June 4, 2008
I’m back in the US.
The week or so in Dijon was without a doubt one of the best weeks I spent there. Despite having a couple 8 a.m. exams and some papers to turn in, I had so much fun fitting in all the “lasts” and the “to-dos” before I left. Where to even begin? I had a wonderful last lunch at one of my favorite restaurants in Dijon, and both Marie-Pierre (one of the other host moms) and Daniele had delicious last dinner parties for us. I took a glorious last ride on the 5 bus back from campus with Sasha after we dropped off our last (last-minute) essays at the fac, and got to see my last film in French (Sex and the City -- dubbed!) on my last night. There were firsts, too, as I had a lot of things I hadn’t yet done to fit in before the end of the week. The first French barbeque, at Sasha’s house, one of the few homes with a big (beautiful) yard. A bunch of us finally climbed the tower of Philippe le Bon, an ancient building that gives great views of the city, and – as we had all promised ourselves we would all year – I finally stayed up all night with everyone to get freshly baked pain au chocolat from the boulangerie at 4 am. I bought cheesy Dijon souvenirs to put in my apartment next year, took an excessive amount of photos, and wandered through the city feeling almost dazed – so unbelieving that it was all coming to an end.
When I left back in September, I flew out of Newark airport in tears, terrified, having no idea what to expect all the way across the ocean. I certainly never expected that I would be leaving in tears as well. I am so happy, and so proud, to say that this year was truly among the best years of my life, and I think it always will be. I learned French, and it really started to click in my last few weeks. I lived with a complete stranger who became like a second mother to me, and I loved it and I was happy. I ate foods I would never have even touched before leaving. I saw some of the most beautiful cities in the world, and gazed at art and magnificent architecture that I can’t wait to see again. I had some of the most bizarre and hilarious experiences I will ever have. I met a lot of new and very different people, and I made seven amazing friends who I can’t wait to see next year at Holy Cross.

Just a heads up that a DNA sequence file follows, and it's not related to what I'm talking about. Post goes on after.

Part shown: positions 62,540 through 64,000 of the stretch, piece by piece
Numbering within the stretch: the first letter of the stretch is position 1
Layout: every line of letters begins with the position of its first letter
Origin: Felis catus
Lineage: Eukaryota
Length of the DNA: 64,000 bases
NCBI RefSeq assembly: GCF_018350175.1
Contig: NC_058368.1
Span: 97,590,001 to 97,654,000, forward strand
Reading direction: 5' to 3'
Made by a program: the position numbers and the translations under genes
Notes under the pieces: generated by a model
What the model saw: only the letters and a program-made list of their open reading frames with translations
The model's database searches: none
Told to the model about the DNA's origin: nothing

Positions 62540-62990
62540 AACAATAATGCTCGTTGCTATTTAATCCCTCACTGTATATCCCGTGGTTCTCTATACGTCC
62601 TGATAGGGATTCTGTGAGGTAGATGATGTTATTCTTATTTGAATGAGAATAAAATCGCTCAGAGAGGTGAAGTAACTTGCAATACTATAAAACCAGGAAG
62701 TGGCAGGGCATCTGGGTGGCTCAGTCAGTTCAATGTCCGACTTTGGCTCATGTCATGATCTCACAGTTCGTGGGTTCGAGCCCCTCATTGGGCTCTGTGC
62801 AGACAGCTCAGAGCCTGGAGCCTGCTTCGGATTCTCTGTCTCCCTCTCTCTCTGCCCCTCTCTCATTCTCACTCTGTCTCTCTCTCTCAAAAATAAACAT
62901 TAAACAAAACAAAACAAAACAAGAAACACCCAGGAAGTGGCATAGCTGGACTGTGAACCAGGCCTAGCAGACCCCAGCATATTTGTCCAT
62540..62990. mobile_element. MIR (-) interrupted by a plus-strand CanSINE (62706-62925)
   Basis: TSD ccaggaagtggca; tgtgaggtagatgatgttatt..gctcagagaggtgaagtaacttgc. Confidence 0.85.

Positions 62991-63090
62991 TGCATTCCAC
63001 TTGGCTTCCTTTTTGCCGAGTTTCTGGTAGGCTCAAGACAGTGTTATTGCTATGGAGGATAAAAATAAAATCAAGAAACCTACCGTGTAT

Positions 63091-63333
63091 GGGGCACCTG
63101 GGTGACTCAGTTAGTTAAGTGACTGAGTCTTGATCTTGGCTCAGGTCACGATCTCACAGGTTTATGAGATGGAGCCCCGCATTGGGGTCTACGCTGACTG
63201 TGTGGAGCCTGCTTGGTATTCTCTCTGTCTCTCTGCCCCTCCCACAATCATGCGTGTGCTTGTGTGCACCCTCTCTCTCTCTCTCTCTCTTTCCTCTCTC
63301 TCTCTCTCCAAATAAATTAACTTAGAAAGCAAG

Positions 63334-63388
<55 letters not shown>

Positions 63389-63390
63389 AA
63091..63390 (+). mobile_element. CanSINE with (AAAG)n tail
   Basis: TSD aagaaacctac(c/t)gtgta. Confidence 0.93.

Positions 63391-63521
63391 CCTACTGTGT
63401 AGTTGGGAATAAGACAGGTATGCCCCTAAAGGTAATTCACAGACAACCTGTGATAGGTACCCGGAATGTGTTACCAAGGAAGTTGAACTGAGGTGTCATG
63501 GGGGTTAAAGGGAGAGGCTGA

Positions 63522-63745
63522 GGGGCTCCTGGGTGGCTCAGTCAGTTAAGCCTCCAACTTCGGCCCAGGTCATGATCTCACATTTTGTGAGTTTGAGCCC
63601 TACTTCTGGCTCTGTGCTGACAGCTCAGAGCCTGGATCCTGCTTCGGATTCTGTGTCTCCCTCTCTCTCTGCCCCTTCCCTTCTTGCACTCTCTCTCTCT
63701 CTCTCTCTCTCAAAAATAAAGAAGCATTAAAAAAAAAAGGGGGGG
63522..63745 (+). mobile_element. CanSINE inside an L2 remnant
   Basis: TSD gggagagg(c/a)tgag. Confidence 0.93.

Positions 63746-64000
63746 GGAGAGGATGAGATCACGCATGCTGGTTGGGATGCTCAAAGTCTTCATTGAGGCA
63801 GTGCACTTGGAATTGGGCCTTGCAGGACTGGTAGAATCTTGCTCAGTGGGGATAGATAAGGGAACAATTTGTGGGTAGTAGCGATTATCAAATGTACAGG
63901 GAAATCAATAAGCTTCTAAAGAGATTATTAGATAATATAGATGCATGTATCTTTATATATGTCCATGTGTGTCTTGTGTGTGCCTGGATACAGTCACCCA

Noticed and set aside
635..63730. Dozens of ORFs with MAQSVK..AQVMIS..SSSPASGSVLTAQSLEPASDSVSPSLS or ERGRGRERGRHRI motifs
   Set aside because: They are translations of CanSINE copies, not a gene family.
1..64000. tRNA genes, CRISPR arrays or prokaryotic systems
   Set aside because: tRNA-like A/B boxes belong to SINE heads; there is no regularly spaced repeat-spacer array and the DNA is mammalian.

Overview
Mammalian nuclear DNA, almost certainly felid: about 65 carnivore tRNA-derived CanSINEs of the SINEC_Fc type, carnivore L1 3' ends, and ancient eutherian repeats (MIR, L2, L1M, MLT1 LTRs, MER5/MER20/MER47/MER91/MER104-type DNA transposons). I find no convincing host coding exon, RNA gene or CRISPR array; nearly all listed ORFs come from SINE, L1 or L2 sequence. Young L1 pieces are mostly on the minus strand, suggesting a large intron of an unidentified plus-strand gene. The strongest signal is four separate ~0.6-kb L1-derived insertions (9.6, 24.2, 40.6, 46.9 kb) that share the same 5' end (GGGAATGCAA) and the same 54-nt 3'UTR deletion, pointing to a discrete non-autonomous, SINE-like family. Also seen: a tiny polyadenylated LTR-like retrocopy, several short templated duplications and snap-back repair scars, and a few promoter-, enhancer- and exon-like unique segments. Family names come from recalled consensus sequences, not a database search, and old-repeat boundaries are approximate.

The last few weeks there, I was sad about leaving, I knew it was happening, but it didn’t seem real. This place became a true second home; Dijon became a city I knew better than my own town in the US. The idea that my time there was over, that it would never again be a home to me – it didn’t seem possible. I can never return to those same circumstances, to Daniele’s bright warm apartment, with Sasha and Jackie just up the street, a vibrant downtown only a few minutes walk.
But that’s life, things change – you finish elementary school, you graduate high school, you move to a new town, you make different friends. You go through so many experiences and situations you can never return to again, and it’s sad and seems impossible at the time, but it happens. What makes it bearable is the potential for new experiences. I may have left Dijon, but I have a new year at HC to look forward too, a graduation that will be hard, but also exciting, and should I choose, the opportunity to return France after school.
I’ll never go back to the same situation, but I can go back to something new in a country I now know so well. I knew that as I took my last walk down Rue de la Liberté, knew it as I walked past the Arc and Place Darcy for the final time, and knew it as I hugged Daniele and said goodbye. I still know it now as I sit here and compose this final entry. Be it as a teacher, a student, or simply a traveler, I’ll go back.
So with that thought I leave you now, with a few thanks and a few wishes. To everyone going abroad next year, be it to Dijon, to Spain, to England, China, South America, all of the other fabulous places HC sends students – good luck to you all, I hope you love it, because you will never forget it. To anyone thinking about going abroad, but a little unsure – do it. You’ll regret it if you don’t.
And to everyone, to HC, to all the teachers, the advisors, host parents and real parents, to all of the chouettes (ha!), and of course to all of my readers – Thank You.